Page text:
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Old February 7th, 2013, 06:13 PM   #181
Crystaldrano
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There are three models of the city at Hannover's the City Hall, one from 1944 previous to the bombing, another from 1945 after the bombing and last but not least another model from actual Hannover.

To be honest with everyone, it is sad to see that such a beautiful city was lost, but I'm having a hard time feeling sorry for what happened. However I do believe it was unfair to bomb the city after the germans had surrender.
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Old February 7th, 2013, 11:30 PM   #182
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Quote:
Originally Posted by Beer and Football View Post
Fact: The Nazi's never received a majority of the German vote.

Never.

A plurality of the vote is the most they ever received.

But hey, don't let that simple fact get in the way of your hate.
You are saying about the '33 elections, aren't you? After that the nazi popularity skyrocketed. Guess what would be the score in '41? Are you that ignorant?
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Old February 7th, 2013, 11:47 PM   #183
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some mod should close this thread for some time... I definitely don't like the direction of recent posts... history of WWII is kind of obvious to anyone interested enough.. it is really much better to grab some book than write here some foolishness. The pictures of destroyed cities, rebuilding process, and so on fits in this forum much better - and on the other hand is not so common in literature.
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Old February 8th, 2013, 12:02 AM   #184
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Quote:
Originally Posted by jwojcie View Post
some mod should close this thread for some time... I definitely don't like the direction of recent posts... history of WWII is kind of obvious to anyone interested enough.. it is really much better to grab some book than write here some foolishness. The pictures of destroyed cities, rebuilding process, and so on fits in this forum much better - and on the other hand is not so common in literature.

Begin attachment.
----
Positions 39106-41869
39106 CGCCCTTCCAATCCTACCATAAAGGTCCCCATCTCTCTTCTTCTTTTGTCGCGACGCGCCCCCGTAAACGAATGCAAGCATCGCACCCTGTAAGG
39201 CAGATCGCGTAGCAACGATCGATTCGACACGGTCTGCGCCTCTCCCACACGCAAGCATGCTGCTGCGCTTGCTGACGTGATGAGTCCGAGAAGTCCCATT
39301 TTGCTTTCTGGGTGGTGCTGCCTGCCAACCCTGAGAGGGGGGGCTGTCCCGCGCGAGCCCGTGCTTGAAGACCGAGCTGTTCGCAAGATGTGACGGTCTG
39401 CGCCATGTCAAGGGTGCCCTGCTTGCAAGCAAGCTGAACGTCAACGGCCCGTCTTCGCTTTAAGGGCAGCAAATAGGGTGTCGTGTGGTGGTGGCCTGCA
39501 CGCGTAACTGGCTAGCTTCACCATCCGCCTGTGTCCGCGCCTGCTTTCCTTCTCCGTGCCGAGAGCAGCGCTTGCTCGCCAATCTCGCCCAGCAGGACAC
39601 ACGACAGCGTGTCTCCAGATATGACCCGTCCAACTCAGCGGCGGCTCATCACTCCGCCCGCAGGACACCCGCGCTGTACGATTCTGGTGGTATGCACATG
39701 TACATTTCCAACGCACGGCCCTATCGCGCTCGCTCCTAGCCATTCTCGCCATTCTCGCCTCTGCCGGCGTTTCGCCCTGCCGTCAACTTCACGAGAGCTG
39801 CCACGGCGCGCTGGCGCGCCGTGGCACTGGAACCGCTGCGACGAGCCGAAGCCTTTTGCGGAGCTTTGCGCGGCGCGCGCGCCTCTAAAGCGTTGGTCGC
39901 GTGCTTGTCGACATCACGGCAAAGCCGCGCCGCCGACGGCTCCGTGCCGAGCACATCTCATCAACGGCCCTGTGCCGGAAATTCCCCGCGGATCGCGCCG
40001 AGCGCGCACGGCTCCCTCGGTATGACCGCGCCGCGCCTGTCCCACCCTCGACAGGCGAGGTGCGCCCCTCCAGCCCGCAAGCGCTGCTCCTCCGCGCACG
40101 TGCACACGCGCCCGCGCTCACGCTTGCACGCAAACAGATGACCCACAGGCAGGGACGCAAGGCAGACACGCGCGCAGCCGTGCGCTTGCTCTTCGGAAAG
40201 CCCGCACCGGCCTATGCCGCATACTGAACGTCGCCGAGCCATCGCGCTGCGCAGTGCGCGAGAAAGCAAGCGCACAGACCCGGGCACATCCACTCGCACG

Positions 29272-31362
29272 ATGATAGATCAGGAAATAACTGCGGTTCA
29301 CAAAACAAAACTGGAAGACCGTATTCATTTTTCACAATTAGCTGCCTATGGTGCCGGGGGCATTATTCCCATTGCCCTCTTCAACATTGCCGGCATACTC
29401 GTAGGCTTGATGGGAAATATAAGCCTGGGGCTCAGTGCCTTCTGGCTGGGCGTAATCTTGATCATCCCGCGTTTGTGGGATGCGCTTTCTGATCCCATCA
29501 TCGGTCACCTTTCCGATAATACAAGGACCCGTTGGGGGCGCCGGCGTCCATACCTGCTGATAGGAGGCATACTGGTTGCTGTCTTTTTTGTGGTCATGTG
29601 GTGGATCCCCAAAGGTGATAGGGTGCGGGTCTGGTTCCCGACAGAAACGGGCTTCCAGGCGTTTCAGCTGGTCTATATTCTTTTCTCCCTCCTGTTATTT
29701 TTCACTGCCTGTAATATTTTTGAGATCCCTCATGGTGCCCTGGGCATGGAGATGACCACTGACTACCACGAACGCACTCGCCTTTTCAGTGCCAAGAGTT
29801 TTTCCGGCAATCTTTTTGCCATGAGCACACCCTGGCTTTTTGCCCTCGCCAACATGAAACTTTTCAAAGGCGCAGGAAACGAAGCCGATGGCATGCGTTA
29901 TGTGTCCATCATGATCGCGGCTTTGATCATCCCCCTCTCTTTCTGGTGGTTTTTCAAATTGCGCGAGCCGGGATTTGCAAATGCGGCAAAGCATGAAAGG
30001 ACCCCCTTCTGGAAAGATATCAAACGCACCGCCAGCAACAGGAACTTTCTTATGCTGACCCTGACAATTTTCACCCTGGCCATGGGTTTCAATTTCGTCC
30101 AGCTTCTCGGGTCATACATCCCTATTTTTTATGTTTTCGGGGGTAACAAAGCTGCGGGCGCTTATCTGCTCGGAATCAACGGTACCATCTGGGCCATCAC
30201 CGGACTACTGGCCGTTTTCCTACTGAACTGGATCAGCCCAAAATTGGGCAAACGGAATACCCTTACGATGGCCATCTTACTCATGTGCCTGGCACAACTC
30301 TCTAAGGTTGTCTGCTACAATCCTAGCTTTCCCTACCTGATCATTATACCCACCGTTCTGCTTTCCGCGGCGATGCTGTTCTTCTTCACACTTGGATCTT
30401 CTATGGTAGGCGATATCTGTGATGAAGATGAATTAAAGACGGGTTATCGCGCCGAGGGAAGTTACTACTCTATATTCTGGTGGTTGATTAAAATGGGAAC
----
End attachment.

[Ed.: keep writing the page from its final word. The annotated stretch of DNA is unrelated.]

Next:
Well, a civilized discussion is ok. I don't think this needs to be closed. Let's just show some mutual respect and maybe we can all learn some things we may not have known before.
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Old February 8th, 2013, 05:30 PM   #185
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Rotterdam was completely destroyed at the very beginning of the Second World War. In one day the entire citycentre was bombed and burned down to the ground in the days following. The consequenses were dramatic. Rotterdam losts it soul and it will take centuries to give the city back its former glory.

image hosted on flickr


image hosted on flickr


image hosted on flickr


image hosted on flickr


image hosted on flickr
The Dutch have done a piss poor job or rebuilding Rotterdam. Instead they've allowed the city to be overrun with post modern monstrosities.
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Old February 8th, 2013, 06:11 PM   #186
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A question...

Rome, Paris, and Venice are known as the world's 3 most romantic and beautiful cities. Do you think that if WWII had not occurred, another city such as London, Rotterdam, or Frankfurt may have now hole that title as the world's most beautiful?